Step Five – Admitted to God, to ourselves, and to another human being the exact nature of our wrongs.
I once heard at a meeting that Step Five was about integrity. By that time in my sobriety, I had realized that I didn’t always understand the correct meaning of words, so I looked it up. Here are some definitions that helped me understand the word integrity in regard to the Fifth Step:
Integrity: honesty, sincerity
Honest: being free from deceit; genuine
Genuine: being what I really am
Sincere: being the same on the inside as I am in outward appearance
So for me, integrity, as it applies to the Fifth Step, is the state of being “real”–being the same on the outside as I am on the inside.
My Fifth Step was the closest I’d ever gotten to being that real to another person. More than just a confession of my faults, it was also a way of showing someone my feelings and fears. I still find today that I need to strive to be as real as I can be. Perfect integrity all the time is something that I may never achieve, but it’s an ideal that I must be willing to work toward.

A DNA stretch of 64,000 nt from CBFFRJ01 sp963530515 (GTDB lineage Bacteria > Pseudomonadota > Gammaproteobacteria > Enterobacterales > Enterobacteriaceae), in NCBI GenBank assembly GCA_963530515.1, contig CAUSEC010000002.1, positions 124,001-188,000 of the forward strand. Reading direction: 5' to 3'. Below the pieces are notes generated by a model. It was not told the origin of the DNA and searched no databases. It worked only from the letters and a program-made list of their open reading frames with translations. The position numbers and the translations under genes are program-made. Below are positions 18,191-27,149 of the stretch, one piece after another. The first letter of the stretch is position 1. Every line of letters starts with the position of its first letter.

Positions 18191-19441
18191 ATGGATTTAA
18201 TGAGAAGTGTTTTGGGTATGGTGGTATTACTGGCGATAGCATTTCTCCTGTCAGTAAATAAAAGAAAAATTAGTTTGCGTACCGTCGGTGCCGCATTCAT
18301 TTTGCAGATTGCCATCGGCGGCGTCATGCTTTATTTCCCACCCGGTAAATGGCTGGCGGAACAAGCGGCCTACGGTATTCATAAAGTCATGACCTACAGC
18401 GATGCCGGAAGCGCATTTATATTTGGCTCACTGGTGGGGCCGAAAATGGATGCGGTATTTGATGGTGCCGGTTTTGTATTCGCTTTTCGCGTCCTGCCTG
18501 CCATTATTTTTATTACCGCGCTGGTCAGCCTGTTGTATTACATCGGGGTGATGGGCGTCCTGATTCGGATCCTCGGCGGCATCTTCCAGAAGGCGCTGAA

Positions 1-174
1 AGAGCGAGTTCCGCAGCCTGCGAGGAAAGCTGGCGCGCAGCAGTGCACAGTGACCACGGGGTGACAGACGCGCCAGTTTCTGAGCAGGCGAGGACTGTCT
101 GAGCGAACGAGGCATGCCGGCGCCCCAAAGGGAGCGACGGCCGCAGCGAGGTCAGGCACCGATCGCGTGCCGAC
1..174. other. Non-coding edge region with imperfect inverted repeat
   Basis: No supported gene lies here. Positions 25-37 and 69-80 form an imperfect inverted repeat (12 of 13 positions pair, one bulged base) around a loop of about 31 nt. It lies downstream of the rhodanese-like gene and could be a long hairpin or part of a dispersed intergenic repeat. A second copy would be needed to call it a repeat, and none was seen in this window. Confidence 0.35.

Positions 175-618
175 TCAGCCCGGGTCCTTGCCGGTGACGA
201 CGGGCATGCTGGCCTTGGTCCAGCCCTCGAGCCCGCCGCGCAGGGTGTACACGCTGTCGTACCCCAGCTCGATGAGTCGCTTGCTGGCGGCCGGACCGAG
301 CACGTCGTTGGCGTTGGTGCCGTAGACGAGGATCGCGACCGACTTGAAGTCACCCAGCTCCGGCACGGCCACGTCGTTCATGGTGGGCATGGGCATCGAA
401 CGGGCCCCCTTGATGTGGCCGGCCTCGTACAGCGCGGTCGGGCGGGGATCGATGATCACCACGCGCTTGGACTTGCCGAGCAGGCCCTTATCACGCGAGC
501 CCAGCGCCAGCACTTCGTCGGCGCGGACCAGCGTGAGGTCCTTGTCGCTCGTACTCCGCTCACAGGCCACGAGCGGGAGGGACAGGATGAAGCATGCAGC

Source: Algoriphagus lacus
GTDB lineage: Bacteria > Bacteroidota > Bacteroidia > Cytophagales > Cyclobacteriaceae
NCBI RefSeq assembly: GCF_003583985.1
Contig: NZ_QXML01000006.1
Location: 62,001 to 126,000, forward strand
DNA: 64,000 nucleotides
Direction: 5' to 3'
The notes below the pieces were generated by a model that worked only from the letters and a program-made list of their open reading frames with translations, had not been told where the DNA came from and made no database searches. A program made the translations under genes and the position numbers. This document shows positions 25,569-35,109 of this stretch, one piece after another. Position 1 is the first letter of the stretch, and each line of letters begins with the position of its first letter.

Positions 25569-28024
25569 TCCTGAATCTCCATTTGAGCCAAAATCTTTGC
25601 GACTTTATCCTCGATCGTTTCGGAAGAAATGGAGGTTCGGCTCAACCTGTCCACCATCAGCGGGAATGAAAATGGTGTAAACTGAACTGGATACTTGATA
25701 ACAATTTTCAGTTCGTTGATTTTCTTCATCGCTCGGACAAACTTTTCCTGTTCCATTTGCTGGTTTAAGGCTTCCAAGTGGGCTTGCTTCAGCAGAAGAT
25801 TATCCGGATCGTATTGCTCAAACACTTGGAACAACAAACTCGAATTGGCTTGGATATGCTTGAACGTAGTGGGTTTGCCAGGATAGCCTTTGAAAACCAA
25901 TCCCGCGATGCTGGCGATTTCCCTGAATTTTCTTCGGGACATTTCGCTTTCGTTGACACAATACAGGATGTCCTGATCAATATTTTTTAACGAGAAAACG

The program tells me that in order to recover I must be willing to develop a manner of living that demands rigorous honesty. So when I retire at night, I ask myself: Is there something that I should discuss with another person at once? What do I not want to share? Do I feel any guilt? Am I worried about something? Fearful? What was my thought-life like today?
These questions spur me to talk to someone. The more I share, the more I live “in integrity”; and the more I live in integrity, the more at peace I am with myself, and the more useful I can be to God and my fellows.